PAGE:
The skills to be tested and needed to solve this room are: Linux, tar, privesc, and security.
Shout-out to @Sevuhl for creating this room. Visit https://tryhackme.com and create an account for free to take advantage of this great learning platform.
I also chose to mask part of the answers so you will have to do the steps and see how things work. I don’t want to take away this learning experience from you.
There are 7 questions to complete the room:
- Deploy the machine.
- No answer needed
- Find open ports on the machine.
- No answer needed
- Who wrote the task list?
- What service can you bruteforce with the text file found?
- What is the user’s password?
- Deploy the machine
2. Find open ports on the machine
- I was assigned a victim machine’s IP address of 10.10.47.185. Used nmap to scan the target machine for open ports. Scanned the machine by running the command: sudo nmap -sC -sV -O -oA bounty 10.10.47.185
- sudo – we have to run the nmap scan with root privileges because “TCP/IP fingerprinting (for OS scan) requires root privileges.”
- -sC – to scan using the default nmap scripts
- -sV – to pull version information of open ports found during the scan
- -O – to find out the target’s operating system
- -oA bounty – to save the results of the scan to a file named “bounty” and saved in three different formats (normal, XML, and grepable)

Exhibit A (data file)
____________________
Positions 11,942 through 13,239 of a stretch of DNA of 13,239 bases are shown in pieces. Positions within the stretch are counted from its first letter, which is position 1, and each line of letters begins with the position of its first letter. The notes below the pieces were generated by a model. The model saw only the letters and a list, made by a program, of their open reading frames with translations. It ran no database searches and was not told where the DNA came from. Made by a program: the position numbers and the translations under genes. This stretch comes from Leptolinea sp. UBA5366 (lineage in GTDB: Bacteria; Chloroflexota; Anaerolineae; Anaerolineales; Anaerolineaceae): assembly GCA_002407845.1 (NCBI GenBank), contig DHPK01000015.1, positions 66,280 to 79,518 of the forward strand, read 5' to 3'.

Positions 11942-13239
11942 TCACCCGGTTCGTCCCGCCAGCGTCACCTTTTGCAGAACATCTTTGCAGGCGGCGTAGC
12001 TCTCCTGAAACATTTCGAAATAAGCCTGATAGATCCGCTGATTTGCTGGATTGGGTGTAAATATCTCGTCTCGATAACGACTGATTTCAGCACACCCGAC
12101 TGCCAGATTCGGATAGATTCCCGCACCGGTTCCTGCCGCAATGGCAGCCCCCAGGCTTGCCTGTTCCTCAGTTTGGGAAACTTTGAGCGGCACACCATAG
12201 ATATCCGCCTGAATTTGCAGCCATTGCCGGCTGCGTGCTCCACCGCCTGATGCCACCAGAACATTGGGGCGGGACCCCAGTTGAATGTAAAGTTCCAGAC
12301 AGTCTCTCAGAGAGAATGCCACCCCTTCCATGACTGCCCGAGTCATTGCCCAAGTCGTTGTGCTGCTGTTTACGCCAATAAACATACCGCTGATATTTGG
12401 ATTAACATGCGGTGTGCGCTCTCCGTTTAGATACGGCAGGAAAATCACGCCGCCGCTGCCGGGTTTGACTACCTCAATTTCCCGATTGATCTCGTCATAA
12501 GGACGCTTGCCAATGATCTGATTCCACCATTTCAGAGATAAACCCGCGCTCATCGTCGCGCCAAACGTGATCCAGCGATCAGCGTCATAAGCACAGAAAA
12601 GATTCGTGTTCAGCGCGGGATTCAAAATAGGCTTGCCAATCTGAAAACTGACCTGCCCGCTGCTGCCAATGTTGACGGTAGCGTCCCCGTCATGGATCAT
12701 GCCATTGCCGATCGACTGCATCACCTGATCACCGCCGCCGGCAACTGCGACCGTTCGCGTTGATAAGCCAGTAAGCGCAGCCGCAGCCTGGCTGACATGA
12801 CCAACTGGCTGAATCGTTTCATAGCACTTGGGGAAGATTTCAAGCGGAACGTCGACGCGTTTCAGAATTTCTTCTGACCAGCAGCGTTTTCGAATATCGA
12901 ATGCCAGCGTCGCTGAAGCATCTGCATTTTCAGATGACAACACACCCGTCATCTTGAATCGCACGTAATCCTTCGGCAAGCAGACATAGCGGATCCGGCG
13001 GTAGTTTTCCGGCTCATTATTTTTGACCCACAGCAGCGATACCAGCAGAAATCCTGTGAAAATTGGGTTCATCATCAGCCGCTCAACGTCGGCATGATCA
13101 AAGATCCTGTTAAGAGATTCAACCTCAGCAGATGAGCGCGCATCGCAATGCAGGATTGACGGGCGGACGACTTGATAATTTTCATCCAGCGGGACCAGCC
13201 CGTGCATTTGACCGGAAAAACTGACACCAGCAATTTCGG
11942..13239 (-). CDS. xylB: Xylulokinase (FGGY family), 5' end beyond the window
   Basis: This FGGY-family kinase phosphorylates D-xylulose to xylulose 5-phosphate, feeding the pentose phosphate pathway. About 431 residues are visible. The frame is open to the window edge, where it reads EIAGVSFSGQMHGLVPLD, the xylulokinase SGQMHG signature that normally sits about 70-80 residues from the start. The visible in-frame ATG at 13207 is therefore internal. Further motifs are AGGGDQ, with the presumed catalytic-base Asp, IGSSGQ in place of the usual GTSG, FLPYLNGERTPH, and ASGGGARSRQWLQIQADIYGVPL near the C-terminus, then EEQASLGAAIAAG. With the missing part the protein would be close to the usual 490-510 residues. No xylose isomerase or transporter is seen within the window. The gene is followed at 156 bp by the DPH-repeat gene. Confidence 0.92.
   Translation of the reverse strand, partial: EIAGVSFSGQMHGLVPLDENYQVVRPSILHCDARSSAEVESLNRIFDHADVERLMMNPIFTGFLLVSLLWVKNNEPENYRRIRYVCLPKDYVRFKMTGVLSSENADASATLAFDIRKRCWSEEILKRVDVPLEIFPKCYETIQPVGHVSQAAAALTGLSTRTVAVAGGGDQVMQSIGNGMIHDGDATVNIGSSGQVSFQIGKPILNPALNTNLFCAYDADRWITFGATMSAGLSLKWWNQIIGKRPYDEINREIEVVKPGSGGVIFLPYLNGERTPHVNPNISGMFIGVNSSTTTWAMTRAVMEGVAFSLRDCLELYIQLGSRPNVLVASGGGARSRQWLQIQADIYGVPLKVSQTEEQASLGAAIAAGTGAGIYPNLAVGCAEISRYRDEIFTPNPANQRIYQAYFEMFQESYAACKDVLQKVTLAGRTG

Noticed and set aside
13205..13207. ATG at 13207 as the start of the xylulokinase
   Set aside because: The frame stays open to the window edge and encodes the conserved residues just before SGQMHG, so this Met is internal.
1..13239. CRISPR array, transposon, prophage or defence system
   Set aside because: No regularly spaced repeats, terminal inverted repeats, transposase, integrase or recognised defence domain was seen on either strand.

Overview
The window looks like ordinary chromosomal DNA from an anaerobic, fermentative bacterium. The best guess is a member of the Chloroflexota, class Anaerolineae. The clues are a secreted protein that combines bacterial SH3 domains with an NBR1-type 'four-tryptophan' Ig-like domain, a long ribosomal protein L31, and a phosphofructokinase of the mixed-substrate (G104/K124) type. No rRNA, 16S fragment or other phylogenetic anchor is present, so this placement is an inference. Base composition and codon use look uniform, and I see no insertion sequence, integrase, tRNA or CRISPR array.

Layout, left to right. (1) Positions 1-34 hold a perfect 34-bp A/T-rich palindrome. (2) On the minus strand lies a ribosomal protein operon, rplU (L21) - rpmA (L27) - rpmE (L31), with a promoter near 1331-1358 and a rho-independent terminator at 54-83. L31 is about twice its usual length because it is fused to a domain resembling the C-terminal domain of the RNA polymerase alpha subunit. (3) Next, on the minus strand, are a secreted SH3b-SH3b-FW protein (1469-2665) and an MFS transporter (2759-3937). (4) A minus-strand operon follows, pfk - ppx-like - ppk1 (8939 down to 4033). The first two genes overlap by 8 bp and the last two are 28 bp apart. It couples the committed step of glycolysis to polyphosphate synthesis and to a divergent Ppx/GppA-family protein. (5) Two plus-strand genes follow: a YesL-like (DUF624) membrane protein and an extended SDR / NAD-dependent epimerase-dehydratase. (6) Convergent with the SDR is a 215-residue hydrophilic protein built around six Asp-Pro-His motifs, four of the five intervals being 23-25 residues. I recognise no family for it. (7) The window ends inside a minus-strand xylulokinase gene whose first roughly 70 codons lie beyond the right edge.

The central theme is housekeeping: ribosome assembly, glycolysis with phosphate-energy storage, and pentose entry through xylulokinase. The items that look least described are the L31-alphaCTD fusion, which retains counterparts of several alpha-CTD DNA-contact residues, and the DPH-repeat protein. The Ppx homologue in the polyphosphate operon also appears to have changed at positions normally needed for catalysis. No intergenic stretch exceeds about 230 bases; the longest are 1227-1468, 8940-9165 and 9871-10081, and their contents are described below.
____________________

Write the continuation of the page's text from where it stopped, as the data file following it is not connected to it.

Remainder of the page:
3. Who wrote the task list?
- The first interesting information from the nmap scan result is “anonymous” login is allowed through FTP protocol. We can do this by connecting using: ftp 10.10.47.185
- When prompted to enter a username/name, use: anonymous
- Now, let’s see what is on the FTP server while logged in as anonymous
- Download both files by using the get command. get task.txt and get locks.txt
- Open task.txt to obtain the answer on who wrote the task list by using cat command. cat task.txt
4. What service can you bruteforce with the text file found?
- Looking at the nmap scan result we have above, the only other service that we can bruteforce is S**
- Time to bruteforce the service. We don’t know which user to use because there was no clue found on the nmap results, but we can try and use the author of the file task.txt. The next challenge is which password list are we going to use? It is easy to just go ahead and use rockyou.txt, but if you remember we found another file on the FTP server called locks.txt. Let’s check what is inside the file before we start bruteforcing. We can look what’s inside the file by issuing cat locks.txt
5. What is the user’s password?
- Let’s bruteforce the service that is the answer to question 4 using the answer to question 3 as the username and the file locks.txt for the password list with the tool Hydra. hydra -l l** -P locks.txt 10.10.47.185 s**
- Login to the service referred on question 4 with the username and password we found on question 5.
- List what files we see and open user.txt if we find it
- Simple checks first, let’s see if have the permission to change directory to root
- Now, we have to do privilege escalation. We can find out if user l** have any sudo permissions by using sudo -l.
- Let’s check our best friend GTFOBIns by going to https://gtfobins.github.io
- Now we are going to do a privilege escalation by typing: sudo tar -cf /dev/null /dev/null –checkpoint=1 –checkpoint-action=exec=/bin/sh
- Retrieve the root.txt by doing cat root.txt
- We have completed this room! Hope you enjoyed it!